BILL MOYERS: What do you mean?
JAMES FORBES: -to sound like I'm preachin' to you, Bill. That is-
BILL MOYERS: Well, you were several times named one of America's 12 greatest preachers. So it's- it's all right if you- if you can't forget your--
JAMES FORBES: It's okay, it's okay, it's okay. By- by that I have to say, do you know that God, so far as I can tell, is Love, and that Love puts a premium on relationality? That is, if Black people and white people could relate to each other as brothers and sisters with mutuality of care and concern, that would make the heart of God so happy. I mean, if you just thought of it like that. That because God is ultimate relationality, the whole universe itself, all of the various pieces of it, all of the various species, all of the very generations and eons in God are one. So that those who persist in alienation and the demonization of the other, that- that does not make the heart of God, the Creator, does not grant satisfaction. It is- it is because God is ultimate relationality where all of the pieces fit, that all of the pieces- all of the eons, the sun, the moon, the stars. All of the orders of creation as they relate to each other and understand that one has impact on the possibilities of the other. It is that that I think God would wish us to see, and learn to live into and to live by.
BILL MOYERS: But do you think God forgives the policeman who kept his knee on George Floyd's neck for over 8-1/2 minutes until the breath of life left him?
JAMES FORBES: The way I answer that question is that if I were going to represent Chauvin before God, I would have to have a class action presentation. If God forgives any one of us of sins that we have committed, then we should wish that forgiveness of sin is a class action. That's why I guess I'm different. I'm not as much worried about his knee on his neck as I am following. Those who were also sitting on the brother's body, and the elephant of the systemic racism that's been sittin' on our necks for all these years. I'll have to include them in it. And I'll say this, I- I hope that semblance of justice will prevail, so that he would be incarcerated for his evil. But even if he's incarcerated, I would wish God go into the incarcerated jail. And if he were to repent for the evils that led to that behavior, I hope he might be forgiven as well.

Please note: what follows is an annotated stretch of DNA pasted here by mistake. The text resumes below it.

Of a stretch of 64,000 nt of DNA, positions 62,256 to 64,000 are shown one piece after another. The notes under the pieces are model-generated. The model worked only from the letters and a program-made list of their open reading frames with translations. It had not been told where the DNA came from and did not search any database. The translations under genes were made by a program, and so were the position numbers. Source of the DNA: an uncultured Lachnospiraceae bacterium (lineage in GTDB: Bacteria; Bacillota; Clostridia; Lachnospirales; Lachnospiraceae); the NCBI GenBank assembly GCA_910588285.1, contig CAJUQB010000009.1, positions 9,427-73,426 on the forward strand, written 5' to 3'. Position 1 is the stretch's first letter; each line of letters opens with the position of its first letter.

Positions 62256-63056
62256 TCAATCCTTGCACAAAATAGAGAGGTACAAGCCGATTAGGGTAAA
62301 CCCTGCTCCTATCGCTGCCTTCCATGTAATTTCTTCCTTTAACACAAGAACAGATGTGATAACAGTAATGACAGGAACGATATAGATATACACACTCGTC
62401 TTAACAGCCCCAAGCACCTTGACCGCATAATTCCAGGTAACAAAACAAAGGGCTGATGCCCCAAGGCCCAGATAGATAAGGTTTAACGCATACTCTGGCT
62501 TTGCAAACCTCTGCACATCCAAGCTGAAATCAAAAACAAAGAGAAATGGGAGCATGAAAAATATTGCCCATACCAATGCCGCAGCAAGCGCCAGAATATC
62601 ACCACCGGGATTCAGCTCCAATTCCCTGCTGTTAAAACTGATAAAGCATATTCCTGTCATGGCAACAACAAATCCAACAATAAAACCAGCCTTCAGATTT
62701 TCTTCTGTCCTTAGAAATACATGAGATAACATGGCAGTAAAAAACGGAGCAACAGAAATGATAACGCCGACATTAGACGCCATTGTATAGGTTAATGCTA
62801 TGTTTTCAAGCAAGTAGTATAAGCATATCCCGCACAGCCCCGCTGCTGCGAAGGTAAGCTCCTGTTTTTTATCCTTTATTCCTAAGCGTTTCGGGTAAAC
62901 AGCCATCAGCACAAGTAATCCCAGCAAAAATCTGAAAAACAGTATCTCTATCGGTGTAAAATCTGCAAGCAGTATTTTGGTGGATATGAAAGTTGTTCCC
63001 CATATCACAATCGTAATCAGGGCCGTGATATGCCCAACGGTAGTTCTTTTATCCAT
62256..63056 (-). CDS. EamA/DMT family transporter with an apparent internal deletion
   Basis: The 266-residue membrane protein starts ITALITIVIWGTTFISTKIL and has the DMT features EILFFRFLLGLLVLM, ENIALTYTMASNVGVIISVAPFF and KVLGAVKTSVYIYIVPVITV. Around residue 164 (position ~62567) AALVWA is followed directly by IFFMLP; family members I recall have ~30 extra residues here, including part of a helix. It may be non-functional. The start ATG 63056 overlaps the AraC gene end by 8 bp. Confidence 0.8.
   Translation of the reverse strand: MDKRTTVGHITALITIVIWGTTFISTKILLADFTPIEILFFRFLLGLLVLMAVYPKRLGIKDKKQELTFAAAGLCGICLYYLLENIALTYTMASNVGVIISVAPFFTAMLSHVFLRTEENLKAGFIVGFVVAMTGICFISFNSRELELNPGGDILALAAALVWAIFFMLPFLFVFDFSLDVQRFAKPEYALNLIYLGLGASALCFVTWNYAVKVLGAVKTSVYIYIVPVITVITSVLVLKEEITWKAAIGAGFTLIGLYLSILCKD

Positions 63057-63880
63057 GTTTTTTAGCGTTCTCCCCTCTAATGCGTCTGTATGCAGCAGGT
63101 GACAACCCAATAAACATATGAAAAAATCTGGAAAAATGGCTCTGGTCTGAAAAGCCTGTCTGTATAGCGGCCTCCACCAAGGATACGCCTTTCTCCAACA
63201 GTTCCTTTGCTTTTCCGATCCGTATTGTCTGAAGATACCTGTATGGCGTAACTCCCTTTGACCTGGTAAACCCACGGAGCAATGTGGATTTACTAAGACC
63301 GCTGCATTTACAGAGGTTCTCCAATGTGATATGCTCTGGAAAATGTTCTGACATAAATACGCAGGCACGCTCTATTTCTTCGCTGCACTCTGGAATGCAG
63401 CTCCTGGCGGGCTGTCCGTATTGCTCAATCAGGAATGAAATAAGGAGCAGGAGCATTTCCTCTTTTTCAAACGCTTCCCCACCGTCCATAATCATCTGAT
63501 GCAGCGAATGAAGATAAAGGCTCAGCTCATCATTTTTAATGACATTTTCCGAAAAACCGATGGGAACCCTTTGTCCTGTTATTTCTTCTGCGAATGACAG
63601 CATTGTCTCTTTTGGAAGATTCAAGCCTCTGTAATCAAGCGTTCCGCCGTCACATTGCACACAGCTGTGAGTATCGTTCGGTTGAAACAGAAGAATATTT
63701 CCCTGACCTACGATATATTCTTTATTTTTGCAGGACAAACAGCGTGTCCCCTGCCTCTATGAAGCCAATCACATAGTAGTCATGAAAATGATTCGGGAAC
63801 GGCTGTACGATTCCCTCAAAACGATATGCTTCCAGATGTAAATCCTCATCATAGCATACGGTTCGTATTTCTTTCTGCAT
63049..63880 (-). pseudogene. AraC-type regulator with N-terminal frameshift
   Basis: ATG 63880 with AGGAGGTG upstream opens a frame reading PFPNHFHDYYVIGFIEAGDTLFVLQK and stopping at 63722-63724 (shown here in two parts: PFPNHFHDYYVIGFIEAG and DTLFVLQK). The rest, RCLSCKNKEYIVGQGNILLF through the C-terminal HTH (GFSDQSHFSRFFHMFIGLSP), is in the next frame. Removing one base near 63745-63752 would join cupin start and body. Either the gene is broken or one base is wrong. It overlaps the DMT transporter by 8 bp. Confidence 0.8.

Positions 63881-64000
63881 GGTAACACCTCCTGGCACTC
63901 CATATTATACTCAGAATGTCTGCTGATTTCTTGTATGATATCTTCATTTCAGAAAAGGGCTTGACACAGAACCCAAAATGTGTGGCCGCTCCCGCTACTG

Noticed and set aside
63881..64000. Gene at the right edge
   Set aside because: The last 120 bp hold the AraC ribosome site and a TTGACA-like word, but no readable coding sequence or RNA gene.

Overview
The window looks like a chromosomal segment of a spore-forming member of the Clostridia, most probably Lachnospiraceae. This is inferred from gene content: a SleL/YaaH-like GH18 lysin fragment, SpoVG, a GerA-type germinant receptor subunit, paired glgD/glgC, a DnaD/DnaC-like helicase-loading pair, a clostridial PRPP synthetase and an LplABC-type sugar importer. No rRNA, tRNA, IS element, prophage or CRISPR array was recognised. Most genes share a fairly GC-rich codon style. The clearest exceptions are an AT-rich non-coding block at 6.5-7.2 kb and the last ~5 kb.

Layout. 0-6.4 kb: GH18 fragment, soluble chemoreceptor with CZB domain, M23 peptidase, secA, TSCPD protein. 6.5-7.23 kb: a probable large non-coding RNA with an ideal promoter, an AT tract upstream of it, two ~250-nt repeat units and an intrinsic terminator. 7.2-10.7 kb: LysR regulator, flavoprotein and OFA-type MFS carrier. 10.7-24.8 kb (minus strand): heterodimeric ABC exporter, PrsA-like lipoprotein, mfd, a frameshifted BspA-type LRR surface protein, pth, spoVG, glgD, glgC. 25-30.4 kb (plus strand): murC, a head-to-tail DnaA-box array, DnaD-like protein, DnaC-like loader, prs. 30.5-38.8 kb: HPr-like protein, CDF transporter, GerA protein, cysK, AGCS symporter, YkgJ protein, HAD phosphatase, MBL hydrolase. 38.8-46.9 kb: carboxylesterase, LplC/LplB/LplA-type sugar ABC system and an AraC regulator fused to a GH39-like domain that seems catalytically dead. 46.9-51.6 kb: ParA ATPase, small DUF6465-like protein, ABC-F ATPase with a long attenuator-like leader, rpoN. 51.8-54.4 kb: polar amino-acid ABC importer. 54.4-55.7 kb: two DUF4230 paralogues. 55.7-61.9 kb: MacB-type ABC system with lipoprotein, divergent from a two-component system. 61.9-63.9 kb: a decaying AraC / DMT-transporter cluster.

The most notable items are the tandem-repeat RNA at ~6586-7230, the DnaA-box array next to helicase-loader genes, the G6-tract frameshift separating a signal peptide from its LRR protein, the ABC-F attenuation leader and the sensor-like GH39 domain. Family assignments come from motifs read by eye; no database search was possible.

BILL MOYERS: But what do you say to a young woman like Aalayah Eastmond? Let me tell you about her. She's 19 years old. She survived the 2018 massacre at her high school in Parkland, Florida. She became a gun control advocate, saw many legislative efforts stall. She's now been organizing protests in Washington over police violence against her Black brothers and sisters. And she said, "I'm tired. I'm literally tired. I'm tired of having to do this. We came out of Parkland vowing to change the gun laws, and nothing has really happened. We saw so many legislative efforts stall. We do our job," she said, "and then we don't see the people we vote in doing their job." And her lament was echoed by many others in that story. And I tremble for the country in this respect. If these young people once again come out of a crisis such as we've been experiencing and our system doesn't respond, our system, the whole collectivity of our system goes back to the normality before Trump, her heart is not only going to be broken. But her sense of America will be forever changed. So, how can you keep clinging to the possibilities that you have spoken of in our conversation? Because every time there has been a surge of freedom for Blacks -- after the Civil War, after the Emancipation Proclamation, after the Reconstruction, after the civil rights movement of the last century, after the first presidency of a Black president, there's always been a backlash that has sent things reeling again toward the past. How can you feel so hopeful now?